By
Tax day discussion of Kansas' tax cuts. Looks like the economic outlook is improving. http://www.kansaspolicy.org/KPIBlog/116713.aspx


Rich States, Poor States: Kansas 15th Best Economic Outlook
www.kansaspolicy.org
The 2014 edition of Rich States, Poor States released today ranks Kansas at #15 for Economic Outlook and #32 for Economic Performance.  Economic Outlook is a forward-looking forecast based on each state’s standing in 15 important state polic
Tue, 15 Apr 2014 15:50:48 +0000
By
"a need for charter schools to help them escape that cycle of failure and dropout." https://www.youtube.com/watch?v=x5rdU9tiLww&list=UUNthK1nbhLRYoiCXqjih3bw


Real Charters Schools Needed in Kansas
A failed charter school and someone looking to start a charter school in Kansas can only look to Kansas City, MO and wonder what impact high-performing publi...
Mon, 14 Apr 2014 18:55:40 +0000
By
"An economic system that simply doles out favors to established stakeholders becomes less dynamic and makes job growth less likely."

Want to hear more like this? Click the link in the first comment to hear Jonah Goldberg in person later this month in Overland Park. http://www.nationalreview.com/article/375309/pro-business-or-pro-market-jonah-goldberg


Jonah Goldberg - Pro-Business or Pro-Market
www.nationalreview.com
The GOP can’t have it both ways anymore.
Fri, 11 Apr 2014 15:47:16 +0000
Last Refreshed 4/18/2014 12:45:33 PM
KPIBlog
Print
School Board Member Not Being Honest
Posted by Dave Trabert on Sunday, March 18, 2012
A commentary in the Wichita Eagle by USD 259 school board member Connie Dietz attempts to blame Governor Brownback and the current legislature for school closings and is loaded with false information.

It is disingenuous at best to blame school closings on the current governor and legislature when the changes to school funding, which were prompted by a serious recession, began under a previous governor and legislature.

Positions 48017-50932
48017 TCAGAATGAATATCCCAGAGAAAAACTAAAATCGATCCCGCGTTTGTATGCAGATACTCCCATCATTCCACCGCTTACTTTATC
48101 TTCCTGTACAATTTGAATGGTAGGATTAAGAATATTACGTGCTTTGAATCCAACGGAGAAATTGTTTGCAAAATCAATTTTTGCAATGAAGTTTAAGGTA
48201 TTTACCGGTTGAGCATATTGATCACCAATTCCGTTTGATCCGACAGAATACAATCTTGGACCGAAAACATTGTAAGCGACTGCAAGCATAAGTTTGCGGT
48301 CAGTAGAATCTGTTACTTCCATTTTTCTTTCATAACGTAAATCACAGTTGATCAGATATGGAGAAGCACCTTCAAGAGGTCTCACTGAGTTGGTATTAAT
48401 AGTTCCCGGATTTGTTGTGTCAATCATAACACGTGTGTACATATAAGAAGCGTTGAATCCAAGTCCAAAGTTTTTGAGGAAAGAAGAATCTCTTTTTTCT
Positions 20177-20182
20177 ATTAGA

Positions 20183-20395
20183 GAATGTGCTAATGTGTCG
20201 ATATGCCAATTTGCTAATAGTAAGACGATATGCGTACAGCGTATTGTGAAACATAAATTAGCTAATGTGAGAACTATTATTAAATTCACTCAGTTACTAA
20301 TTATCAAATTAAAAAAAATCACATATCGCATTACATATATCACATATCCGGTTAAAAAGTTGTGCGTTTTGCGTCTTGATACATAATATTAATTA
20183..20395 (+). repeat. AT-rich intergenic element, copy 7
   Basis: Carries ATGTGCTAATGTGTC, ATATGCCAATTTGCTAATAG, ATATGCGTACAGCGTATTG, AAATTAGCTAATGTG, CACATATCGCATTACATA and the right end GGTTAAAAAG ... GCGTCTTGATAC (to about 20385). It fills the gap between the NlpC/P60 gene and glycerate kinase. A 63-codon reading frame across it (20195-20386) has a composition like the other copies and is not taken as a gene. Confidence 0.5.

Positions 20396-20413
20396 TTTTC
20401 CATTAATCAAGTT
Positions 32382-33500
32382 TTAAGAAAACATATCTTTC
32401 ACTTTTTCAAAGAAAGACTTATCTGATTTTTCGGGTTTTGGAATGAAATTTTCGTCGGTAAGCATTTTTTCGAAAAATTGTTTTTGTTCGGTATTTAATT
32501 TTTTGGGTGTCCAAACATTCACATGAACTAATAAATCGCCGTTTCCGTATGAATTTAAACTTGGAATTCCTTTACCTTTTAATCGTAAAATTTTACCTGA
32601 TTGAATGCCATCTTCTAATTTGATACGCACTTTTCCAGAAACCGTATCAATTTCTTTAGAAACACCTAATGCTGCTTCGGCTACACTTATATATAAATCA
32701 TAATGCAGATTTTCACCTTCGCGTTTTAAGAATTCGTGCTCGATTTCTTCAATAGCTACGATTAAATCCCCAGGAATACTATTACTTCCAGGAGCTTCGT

And the overall impact of the changes has not been even close to those claimed by Ms. Dietz.  Neither state funding nor overall funding have been 'cut back to 1999 levels' and she knows it.  Ms. Dietz is only referencing a piece of state funding.  The truth, as provided by the Kansas Dept. of Education and Wichita financial reports, is that:

 - State support of public education in 1999 was $2.04 billion; this year it is expected to be $3.2 billion.

 - Total taxpayer support increased from $3.2 billion in 1999 to $5.7 billion this year.

 - KSDE online records for individual districts only go back to 2002 but show state aid per-pupil for Wichita was $4,812; last year it was $7,092.
 
- Total taxpayer aid to Wichita schools was $8,393 per-pupil in 2002; last year it was $13,069.

When governments talk about budget cuts, they are most often talking about reducing their plans to spend more rather than actually spending less money.  According to data provided by KSDE, the Wichita district has spent more money every single year.  The pace of the increase certainly slowed in the past few years but they are still spending more money every single year.

Even their current operating expenses have increased.  The first column below shows total spending for USD 259 from the Kansas Comparative Performance and Fiscal System; the second column shows current spending, with all Capital Outlay and Debt Service removed (all figures in millions):

2005   $422.4   $383.4
2006   $468.1   $429.7
2007   $527.1   $471.3
2008   $552.0   $507.6
2009   $573.9   $523.5
2010   $585.5   $524.3
2011   $603.8   $526.9

The recession certainly created a lot of unfortunate challenges for everyone but taxpayers and parents deserve honesty from elected officials, not political rhetoric and false information.
Archives